It’s commonly known and generally accepted that banks, credit card issuers, auto lenders, credit unions and finance companies see your credit reports when you apply for a credit benefit. But what many people don’t realize is that other entities have the ability to see your credit reports and do so enjoying the protection of the Fair Credit Reporting Act.
Do you buy a $1,000,000 home when you can only afford a $150,000 townhouse? Then why in the world would you ever let your 18-year-old kid, who is no longer allowed to get a measly credit card on their own, to walk blindly down the path of financial suicide just to go to an expensive school?
The seven deadly credit sins: they all represent some form of default on a credit obligation. And while this is certainly not an exhaustive list of items that can damage your FICO scores, it’s a very good list to avoid.
But one thing is certain: we adults have always had the right to apply for, open and use credit cards as we saw fit so long as we were old enough to sign a contract, which we can do when we’re 18. Thanks to some, we now no longer enjoy the privilege to make up our own minds on this matter.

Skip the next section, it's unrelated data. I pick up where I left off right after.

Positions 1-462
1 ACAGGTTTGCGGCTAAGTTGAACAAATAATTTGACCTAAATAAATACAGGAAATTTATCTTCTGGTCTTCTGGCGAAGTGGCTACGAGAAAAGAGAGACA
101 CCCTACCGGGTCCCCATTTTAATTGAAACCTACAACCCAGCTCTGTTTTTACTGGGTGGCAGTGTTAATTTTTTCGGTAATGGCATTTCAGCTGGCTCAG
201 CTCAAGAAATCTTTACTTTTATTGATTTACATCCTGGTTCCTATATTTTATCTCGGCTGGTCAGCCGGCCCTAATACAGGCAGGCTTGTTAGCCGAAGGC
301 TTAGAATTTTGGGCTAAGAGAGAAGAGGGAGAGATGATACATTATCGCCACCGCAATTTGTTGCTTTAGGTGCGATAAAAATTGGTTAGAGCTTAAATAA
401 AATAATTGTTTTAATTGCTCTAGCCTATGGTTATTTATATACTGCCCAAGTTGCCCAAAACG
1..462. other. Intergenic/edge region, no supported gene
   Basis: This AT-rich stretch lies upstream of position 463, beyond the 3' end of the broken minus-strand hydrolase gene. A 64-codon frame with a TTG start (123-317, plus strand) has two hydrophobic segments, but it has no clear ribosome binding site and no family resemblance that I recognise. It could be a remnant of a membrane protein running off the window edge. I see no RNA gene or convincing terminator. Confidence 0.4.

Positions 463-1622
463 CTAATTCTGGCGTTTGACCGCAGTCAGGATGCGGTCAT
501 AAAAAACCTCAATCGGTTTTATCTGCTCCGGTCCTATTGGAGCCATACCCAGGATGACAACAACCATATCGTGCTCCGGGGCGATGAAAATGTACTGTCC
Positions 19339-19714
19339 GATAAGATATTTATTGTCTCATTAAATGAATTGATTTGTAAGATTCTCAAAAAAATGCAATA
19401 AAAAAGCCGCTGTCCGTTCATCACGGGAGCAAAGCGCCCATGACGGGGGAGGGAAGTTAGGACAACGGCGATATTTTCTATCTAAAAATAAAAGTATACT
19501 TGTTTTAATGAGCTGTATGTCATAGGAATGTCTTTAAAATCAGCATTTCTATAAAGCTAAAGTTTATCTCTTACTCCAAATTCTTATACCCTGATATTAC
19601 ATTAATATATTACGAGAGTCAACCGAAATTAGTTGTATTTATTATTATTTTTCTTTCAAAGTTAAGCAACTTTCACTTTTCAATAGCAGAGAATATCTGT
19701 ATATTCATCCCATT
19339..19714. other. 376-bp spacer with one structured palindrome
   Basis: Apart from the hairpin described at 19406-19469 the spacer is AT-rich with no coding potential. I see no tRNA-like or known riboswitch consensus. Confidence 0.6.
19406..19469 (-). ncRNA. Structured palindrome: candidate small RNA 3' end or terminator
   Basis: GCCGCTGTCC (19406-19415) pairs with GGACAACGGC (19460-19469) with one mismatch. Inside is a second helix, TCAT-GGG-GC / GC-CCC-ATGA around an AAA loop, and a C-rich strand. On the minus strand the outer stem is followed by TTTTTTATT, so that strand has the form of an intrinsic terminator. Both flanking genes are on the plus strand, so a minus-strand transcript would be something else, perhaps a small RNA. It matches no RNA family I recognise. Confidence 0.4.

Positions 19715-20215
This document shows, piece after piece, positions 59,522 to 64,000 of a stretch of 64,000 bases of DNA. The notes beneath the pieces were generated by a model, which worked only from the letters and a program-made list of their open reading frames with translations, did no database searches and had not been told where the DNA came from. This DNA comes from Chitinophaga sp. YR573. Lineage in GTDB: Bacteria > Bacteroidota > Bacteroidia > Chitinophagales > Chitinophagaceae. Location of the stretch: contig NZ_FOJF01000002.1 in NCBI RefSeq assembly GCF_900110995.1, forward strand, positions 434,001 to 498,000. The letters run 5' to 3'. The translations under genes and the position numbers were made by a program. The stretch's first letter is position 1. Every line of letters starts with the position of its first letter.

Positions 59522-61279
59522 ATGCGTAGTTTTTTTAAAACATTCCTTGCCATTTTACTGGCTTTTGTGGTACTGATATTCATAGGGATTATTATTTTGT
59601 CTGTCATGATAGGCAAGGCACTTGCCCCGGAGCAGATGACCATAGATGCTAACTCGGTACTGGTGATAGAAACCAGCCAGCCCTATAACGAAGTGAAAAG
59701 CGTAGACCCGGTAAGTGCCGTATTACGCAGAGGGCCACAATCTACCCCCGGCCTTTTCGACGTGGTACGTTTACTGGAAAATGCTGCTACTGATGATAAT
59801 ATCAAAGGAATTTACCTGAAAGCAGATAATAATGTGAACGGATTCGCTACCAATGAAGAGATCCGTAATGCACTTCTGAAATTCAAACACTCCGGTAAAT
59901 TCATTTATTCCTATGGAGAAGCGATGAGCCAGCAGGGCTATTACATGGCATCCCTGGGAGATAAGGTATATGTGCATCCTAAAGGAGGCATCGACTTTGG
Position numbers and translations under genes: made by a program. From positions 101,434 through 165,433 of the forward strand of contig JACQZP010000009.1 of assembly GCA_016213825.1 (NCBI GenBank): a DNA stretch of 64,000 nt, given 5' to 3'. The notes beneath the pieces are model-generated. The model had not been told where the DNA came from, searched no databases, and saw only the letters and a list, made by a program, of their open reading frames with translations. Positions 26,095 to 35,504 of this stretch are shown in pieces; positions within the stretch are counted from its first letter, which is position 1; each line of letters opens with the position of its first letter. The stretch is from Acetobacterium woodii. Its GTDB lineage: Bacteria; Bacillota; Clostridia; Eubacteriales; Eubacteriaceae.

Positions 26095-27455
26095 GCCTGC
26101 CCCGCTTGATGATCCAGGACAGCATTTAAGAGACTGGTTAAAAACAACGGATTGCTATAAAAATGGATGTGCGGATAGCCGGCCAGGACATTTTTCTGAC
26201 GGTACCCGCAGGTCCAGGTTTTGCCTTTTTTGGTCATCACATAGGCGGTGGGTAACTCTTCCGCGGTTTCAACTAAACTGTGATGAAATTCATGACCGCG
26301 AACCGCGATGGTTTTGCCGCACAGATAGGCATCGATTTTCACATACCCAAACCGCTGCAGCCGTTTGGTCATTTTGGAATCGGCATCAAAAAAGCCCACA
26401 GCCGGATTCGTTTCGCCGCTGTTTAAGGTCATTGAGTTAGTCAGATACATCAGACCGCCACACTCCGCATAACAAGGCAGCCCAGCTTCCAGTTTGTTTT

The almighty credit score. It determines your interest rates, insurance premiums, and, you’ve probably read in one too many articles or seen on the news, your score could even affect an employer’s decision to offer you a job. It’s a scary statement. But is it really true?
Just a few false moves, and in no time, your credit reputation starts to suffer. It doesn’t even need to be something extreme, either. Just a late bill payment here or a retail splurge there is all it takes. Woe to the consumers who make a few missteps in a row and find themselves slogging through suboptimal loans (high rates, high fees) the next time they’re shopping for credit.